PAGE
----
on 1-corinthians 11 :5
But every woman that prayeth, etc. - Whatever may be the meaning of praying and prophesying, in respect to the man, they have precisely the same meaning in respect to the woman. So that some women at least, as well as some men, might speak to others to edification, and exhortation, and comfort. And this kind of prophesying or teaching was predicted by Joel, Joel 2:28, and referred to by Peter, Acts 2:17. And had there not been such gifts bestowed on women, the prophecy could not have had its fulfillment. The only difference marked by the apostle was, the man had his head uncovered, because he was the representative of Christ; the woman had hers covered, because she was placed by the order of God in a state of subjection to the man, and because it was a custom, both among the Greeks and Romans, and among the Jews an express law, that no woman should be seen abroad without a veil. This was, and is, a common custom through all the east, and none but public prostitutes go without veils. And if a woman should appear in public without a veil, she would dishonor her head - her husband. And she must appear like to those women who had their hair shorn off as the punishment of whoredom, or adultery.
Tacitus informs us, Germ. 19, that, considering the greatness of the population, adulteries were very rare among the Germans; and when any woman was found guilty she was punished in the following way: accisis crinibus, nudatam coram propinquis expellit domo maritus; "having cut off her hair, and stripped her before her relatives, her husband turned her out of doors." And we know that the woman suspected of adultery was ordered by the law of Moses to be stripped of her veil, Numbers 5:18. Women reduced to a state of servitude, or slavery, had their hair cut off: so we learn from Achilles Tatius. Clitophon says, concerning Leucippe, who was reduced to a state of slavery: πεπραται, δεδουλευκεν, γην εσκαψεν, σεσυληται της κεφαλης το καλλος, την κουραν ὁρᾳς· lib. viii. cap. 6, "she was sold for a slave, she dug in the ground, and her hair being shorn off, her head was deprived of its ornament," etc. It was also the custom among the Greeks to cut off their hair in time of mourning. See Euripides in Alcest., ver. 426. Admetus, ordering a common mourning for his wife Alcestis, says: πενθος γυναικος της δε κοινουσθαι λεγω, κουρᾳ ξυρηκει και μελαμπεπλῳ στολῃ· "I order a general mourning for this woman! let the hair be shorn off, and a black garment put on." Propriety and decency of conduct are the points which the apostle seems to have more especially in view. As a woman who dresses loosely or fantastically, even in the present day, is considered a disgrace to her husband, because suspected to be not very sound in her morals; so in those ancient times, a woman appearing without a veil would be considered in the same light.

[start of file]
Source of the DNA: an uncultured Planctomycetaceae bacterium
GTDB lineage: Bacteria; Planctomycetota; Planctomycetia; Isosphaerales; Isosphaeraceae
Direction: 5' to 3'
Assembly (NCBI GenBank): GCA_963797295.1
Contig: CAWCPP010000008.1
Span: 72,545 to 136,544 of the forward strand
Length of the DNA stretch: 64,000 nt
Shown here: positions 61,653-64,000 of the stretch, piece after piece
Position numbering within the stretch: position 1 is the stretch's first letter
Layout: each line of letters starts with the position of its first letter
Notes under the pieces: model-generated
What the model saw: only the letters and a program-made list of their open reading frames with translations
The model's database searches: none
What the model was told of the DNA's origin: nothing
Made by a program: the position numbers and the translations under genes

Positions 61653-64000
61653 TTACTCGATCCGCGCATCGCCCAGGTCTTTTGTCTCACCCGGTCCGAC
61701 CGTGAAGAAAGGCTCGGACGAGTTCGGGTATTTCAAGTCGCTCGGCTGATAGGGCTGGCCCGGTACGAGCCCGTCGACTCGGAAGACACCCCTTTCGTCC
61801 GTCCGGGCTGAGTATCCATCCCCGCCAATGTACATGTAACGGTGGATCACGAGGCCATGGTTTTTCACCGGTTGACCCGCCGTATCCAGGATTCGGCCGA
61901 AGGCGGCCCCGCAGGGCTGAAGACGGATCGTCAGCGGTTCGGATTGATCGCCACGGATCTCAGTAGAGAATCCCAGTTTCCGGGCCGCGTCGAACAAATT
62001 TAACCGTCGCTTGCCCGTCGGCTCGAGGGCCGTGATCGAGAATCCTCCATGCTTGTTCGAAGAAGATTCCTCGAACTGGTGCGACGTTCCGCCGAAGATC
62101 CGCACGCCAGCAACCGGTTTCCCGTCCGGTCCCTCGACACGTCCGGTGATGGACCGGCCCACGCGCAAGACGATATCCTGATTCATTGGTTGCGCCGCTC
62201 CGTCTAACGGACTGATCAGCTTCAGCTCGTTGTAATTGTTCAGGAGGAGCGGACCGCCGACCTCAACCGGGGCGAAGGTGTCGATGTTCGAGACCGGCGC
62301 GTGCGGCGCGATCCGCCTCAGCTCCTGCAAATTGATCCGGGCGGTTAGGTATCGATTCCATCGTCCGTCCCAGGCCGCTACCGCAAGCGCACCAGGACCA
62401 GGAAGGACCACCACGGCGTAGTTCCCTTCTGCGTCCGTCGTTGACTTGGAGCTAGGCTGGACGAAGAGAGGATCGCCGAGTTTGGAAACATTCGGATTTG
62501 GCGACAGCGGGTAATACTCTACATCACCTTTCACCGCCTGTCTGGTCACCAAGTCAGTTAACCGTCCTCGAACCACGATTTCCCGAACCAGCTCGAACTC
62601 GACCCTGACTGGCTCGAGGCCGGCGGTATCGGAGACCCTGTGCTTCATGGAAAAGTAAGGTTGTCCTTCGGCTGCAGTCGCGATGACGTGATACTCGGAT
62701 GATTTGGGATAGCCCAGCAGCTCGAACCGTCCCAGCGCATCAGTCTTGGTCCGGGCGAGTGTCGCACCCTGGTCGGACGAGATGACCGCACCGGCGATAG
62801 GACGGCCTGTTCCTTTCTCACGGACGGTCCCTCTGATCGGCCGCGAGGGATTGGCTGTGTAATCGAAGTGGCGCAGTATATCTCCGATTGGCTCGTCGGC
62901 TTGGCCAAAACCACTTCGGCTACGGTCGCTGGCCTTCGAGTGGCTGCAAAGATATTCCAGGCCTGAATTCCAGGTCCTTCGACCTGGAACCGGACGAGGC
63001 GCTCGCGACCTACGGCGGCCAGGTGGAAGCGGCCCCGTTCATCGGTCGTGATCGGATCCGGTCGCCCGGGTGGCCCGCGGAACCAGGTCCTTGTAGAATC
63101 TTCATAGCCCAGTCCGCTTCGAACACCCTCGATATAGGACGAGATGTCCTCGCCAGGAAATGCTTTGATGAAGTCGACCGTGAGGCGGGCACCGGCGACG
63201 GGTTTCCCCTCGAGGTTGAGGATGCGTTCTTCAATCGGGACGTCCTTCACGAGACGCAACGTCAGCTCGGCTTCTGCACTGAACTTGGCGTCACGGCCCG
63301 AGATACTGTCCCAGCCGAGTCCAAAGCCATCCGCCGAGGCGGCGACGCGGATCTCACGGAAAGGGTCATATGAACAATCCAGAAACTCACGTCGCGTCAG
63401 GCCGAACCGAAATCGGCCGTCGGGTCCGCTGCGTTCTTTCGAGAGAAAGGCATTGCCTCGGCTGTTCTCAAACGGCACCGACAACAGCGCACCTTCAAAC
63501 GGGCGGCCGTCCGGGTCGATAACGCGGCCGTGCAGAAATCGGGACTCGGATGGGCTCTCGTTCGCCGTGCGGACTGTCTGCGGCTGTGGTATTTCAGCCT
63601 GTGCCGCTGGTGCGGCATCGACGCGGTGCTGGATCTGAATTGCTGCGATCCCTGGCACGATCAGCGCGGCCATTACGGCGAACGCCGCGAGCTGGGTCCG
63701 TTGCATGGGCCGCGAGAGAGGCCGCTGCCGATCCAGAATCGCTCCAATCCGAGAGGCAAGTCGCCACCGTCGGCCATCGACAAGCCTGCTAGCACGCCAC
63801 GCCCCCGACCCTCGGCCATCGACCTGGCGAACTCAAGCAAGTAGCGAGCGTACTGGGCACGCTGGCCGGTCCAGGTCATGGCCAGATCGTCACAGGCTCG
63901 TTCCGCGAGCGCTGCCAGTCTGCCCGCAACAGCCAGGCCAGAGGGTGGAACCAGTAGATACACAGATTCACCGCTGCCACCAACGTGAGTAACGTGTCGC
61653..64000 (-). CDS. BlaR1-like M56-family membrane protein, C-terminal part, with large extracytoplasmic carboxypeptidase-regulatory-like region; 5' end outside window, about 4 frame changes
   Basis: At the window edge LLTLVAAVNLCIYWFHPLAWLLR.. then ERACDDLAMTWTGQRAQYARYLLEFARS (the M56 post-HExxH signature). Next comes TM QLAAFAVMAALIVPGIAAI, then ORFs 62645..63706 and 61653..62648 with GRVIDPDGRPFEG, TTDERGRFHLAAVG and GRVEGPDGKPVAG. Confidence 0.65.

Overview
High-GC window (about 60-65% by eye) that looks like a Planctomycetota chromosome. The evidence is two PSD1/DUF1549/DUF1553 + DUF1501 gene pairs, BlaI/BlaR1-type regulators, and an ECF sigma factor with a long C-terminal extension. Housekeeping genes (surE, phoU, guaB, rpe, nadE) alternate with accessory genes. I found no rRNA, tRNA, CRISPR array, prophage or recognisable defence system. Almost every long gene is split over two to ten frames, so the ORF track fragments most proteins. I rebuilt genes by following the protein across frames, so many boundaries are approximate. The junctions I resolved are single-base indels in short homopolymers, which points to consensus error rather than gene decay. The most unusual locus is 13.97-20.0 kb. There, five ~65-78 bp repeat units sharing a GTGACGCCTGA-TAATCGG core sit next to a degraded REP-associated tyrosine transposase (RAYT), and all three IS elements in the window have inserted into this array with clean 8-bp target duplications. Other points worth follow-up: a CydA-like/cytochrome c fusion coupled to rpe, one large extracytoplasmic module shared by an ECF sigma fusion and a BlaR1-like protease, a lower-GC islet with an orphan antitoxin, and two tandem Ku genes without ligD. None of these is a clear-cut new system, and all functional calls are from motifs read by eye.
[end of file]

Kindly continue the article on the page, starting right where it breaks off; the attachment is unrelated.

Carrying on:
on 1-corinthians 11 :5
But every woman that prayeth or prophesieth - In the Old Testament prophetesses are not unfrequently mentioned. Thus, Miriam is mentioned Exodus 15:20; Deborah Judges 4:4; Huldah 2 Kings 22:14; Noadiah Nehemiah 6:14. So also in the New Testament Anna is mentioned as a prophetess; Luke 2:36. That there were females in the early Christian church who corresponded to those known among the Jews in some measure as endowed with the inspiration of the Holy Spirit, cannot be doubted. What was their precise office, and what was the nature of the public services in which they were engaged, is not however known. That they prayed is clear; and that they publicly expounded the will of God is apparent also; see the note on Acts 2:17. As the presumption is, however, that they were inspired, their example is no warrant now for females to take part in the public services of worship, unless they also give evidence that they are under the influence of inspiration, and the more especially as the apostle Paul has expressly forbidden their becoming public teachers; 1 Timothy 2:12.